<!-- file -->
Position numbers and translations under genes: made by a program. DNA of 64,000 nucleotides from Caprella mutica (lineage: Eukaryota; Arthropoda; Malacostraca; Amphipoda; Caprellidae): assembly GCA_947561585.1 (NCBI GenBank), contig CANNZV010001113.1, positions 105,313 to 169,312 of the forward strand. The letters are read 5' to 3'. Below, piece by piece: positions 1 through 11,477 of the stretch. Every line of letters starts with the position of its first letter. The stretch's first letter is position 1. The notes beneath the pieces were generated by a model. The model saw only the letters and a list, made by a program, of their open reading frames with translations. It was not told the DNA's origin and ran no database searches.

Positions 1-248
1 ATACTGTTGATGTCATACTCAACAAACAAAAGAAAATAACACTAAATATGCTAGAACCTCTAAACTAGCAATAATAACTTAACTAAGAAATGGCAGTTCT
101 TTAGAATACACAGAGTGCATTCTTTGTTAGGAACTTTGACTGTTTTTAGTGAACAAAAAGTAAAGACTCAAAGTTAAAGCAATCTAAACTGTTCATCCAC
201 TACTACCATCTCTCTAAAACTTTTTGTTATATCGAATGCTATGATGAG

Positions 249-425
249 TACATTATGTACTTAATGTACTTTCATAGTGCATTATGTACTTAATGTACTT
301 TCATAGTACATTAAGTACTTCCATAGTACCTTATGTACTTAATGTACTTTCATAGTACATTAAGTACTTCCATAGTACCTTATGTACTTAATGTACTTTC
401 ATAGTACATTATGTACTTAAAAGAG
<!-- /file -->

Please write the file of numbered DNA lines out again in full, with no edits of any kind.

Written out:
Position numbers and translations under genes: made by a program. DNA of 64,000 nucleotides from Caprella mutica (lineage: Eukaryota; Arthropoda; Malacostraca; Amphipoda; Caprellidae): assembly GCA_947561585.1 (NCBI GenBank), contig CANNZV010001113.1, positions 105,313 to 169,312 of the forward strand. The letters are read 5' to 3'. Below, piece by piece: positions 1 through 11,477 of the stretch. Every line of letters starts with the position of its first letter. The stretch's first letter is position 1. The notes beneath the pieces were generated by a model. The model saw only the letters and a list, made by a program, of their open reading frames with translations. It was not told the DNA's origin and ran no database searches.

Positions 1-248
1 ATACTGTTGATGTCATACTCAACAAACAAAAGAAAATAACACTAAATATGCTAGAACCTCTAAACTAGCAATAATAACTTAACTAAGAAATGGCAGTTCT
101 TTAGAATACACAGAGTGCATTCTTTGTTAGGAACTTTGACTGTTTTTAGTGAACAAAAAGTAAAGACTCAAAGTTAAAGCAATCTAAACTGTTCATCCAC
201 TACTACCATCTCTCTAAAACTTTTTGTTATATCGAATGCTATGATGAG

Positions 249-425
249 TACATTATGTACTTAATGTACTTTCATAGTGCATTATGTACTTAATGTACTT
301 TCATAGTACATTAAGTACTTCCATAGTACCTTATGTACTTAATGTACTTTCATAGTACATTAAGTACTTCCATAGTACCTTATGTACTTAATGTACTTTC
401 ATAGTACATTATGTACTTAAAAGAG